Excerpted from Blackbird House by Alice Hoffman. Copyright © 2004 by Alice Hoffman. Excerpted by permission of Ballantine Books, a division of Random House, Inc. All rights reserved. No part of this excerpt may be reproduced or reprinted without permission in writing from the publisher.
A Conversation with Alice Hoffman
Jennifer Morgan Gray is a writer and editor who lives in Washington, D.C.
Jennifer Morgan Gray: Why did you decide to construct Blackbird House as interweaving stories in lieu of a more straightforward narrative structure? Was it liberating to write in so many different points of view? What were the challenges of this framework?
Alice Hoffman: The book began after The Boston Globe asked me to write a short story set on the Cape in the summer. Once I wrote the initial story, I was interested in what else might have happened at the old farm I’d written about. It was great fun and very liberating to pick and choose time periods and characters over several centuries. Rather than being a challenge, it was a pleasure to work with the format of linked stories. I love to read them, and I love to write them. It’s wonderful to move through time and space.
JMG: The book is titled Blackbird House, and the house itself and the hill on which it sits are the unifying link for the stories. Was there a particular home that served as the model for Blackbird House? If so,how did your relationship with the house change and evolve as you wrote the book?
AH: I have an old farm out on Cape Cod. It was very rundown when we bought it, and there were rumors that it was haunted. On my first visit, I noticed a woman, a ghost in the parlor. Then I looked more closely and discovered it was a mirror and that the woman was me. I knew then it was my house. As we were fixing it up, owners and renters from the past visited. They had all loved the house in their time, and I began to have the sense of how many lives had been lived in the rooms we now lived in.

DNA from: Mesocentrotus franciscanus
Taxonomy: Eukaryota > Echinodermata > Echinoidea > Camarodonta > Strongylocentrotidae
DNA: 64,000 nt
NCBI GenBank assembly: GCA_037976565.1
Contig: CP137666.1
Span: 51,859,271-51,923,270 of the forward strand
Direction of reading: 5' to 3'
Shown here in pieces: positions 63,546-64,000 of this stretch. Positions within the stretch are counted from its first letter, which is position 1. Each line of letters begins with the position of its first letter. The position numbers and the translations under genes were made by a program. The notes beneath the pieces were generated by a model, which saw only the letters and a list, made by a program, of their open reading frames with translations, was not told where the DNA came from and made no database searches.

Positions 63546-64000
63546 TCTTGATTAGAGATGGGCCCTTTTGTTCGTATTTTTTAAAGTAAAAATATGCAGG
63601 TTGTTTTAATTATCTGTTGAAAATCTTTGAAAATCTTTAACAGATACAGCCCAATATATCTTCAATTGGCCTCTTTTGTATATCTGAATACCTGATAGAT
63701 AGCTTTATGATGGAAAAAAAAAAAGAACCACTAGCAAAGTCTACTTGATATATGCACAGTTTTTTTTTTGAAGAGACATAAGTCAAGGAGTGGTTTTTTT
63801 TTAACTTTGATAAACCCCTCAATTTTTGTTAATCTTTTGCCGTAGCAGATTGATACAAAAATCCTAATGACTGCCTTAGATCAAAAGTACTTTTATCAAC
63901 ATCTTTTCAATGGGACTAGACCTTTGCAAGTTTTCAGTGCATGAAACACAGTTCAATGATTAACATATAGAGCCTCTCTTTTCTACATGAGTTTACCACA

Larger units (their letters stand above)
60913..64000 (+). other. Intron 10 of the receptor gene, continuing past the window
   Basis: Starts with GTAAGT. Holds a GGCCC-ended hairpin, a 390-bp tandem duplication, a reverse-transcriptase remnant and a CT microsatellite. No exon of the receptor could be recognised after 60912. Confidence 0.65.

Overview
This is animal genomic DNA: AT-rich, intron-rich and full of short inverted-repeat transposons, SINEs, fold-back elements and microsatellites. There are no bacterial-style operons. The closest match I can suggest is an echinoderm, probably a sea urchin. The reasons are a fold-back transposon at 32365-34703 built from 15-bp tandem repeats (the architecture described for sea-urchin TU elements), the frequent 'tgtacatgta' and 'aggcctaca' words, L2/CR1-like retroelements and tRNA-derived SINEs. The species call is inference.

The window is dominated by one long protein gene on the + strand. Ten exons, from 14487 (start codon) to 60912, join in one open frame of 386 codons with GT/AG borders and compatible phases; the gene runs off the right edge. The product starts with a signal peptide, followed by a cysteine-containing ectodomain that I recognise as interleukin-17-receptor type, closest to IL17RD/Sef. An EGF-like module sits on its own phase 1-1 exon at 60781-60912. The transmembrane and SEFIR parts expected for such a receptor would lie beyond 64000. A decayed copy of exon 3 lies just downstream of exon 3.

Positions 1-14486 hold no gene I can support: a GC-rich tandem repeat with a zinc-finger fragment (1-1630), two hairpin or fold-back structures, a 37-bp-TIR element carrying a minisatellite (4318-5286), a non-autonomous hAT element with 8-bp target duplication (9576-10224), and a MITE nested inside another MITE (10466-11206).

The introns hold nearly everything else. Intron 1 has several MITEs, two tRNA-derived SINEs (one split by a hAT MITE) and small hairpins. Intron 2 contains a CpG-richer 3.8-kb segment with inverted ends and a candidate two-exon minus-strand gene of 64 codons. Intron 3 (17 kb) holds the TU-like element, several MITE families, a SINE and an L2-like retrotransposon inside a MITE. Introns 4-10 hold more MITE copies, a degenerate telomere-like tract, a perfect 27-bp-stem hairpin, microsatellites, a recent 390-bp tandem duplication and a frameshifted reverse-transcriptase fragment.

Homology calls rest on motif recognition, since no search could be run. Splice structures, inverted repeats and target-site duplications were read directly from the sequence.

JMG: Blackbird House stretches over hundreds of years. How did you prepare for writing fiction that spans this large amount of time? Did writing the book necessitate extensive research into the history of the Cape Cod area? How did you thrust yourself into the various time periods of the book while you were writing about them?
AH: I did quite a bit of research into the history of my own house, and the history of the towns of the outer Cape. I knew about the natural world of the Cape, having spent twenty-five years as a part-time resident, and was delighted to use that information. The sense of history in Massachusetts, and on the Cape, is so present, and so much of the landscape is unchanged; and so it was easy to imagine what life was like in the past.
JMG: The blackbird—which turns white—is a recurrent motif in the book. How did you conjure up such a striking image that threads throughout the story? How is it a harbinger of good? Of evil? How do you view the blackbird as a supernatural image, and how is it firmly rooted in reality?
AH: Blackbirds have long been symbols in the myths of many cultures and have symbolized both creation and death. In literature the “black bird”—whether a raven or a falcon or a crow—often appears as a symbol of remembrance, mystery, sorrow. Sometimes blackbirds are seen as evil, sometimes good; always they possess an intelligence that is nearly supernatural.
JMG: Sweet peas and turnips, introduced in the first story, also reappear throughout the book. What caused you to incorporate these two natural elements, both rooted in the earth, each with their own distinct beauty? Did they have a symbolic meaning to you while you were writing?
AH: At my farm, old gardens are everywhere, even deep in the woods. In fact, our place was called“Sweat Pea” at one time, and we have so many, we pull them out as though they were weeds. We have orchards and lilies that someone once planted, and the idea that what once has been still influences the present is at the core of Blackbird House. The outer Cape is famous for its turnips—a funny, lumpy,rather ugly vegetable that can be surprisingly delicious.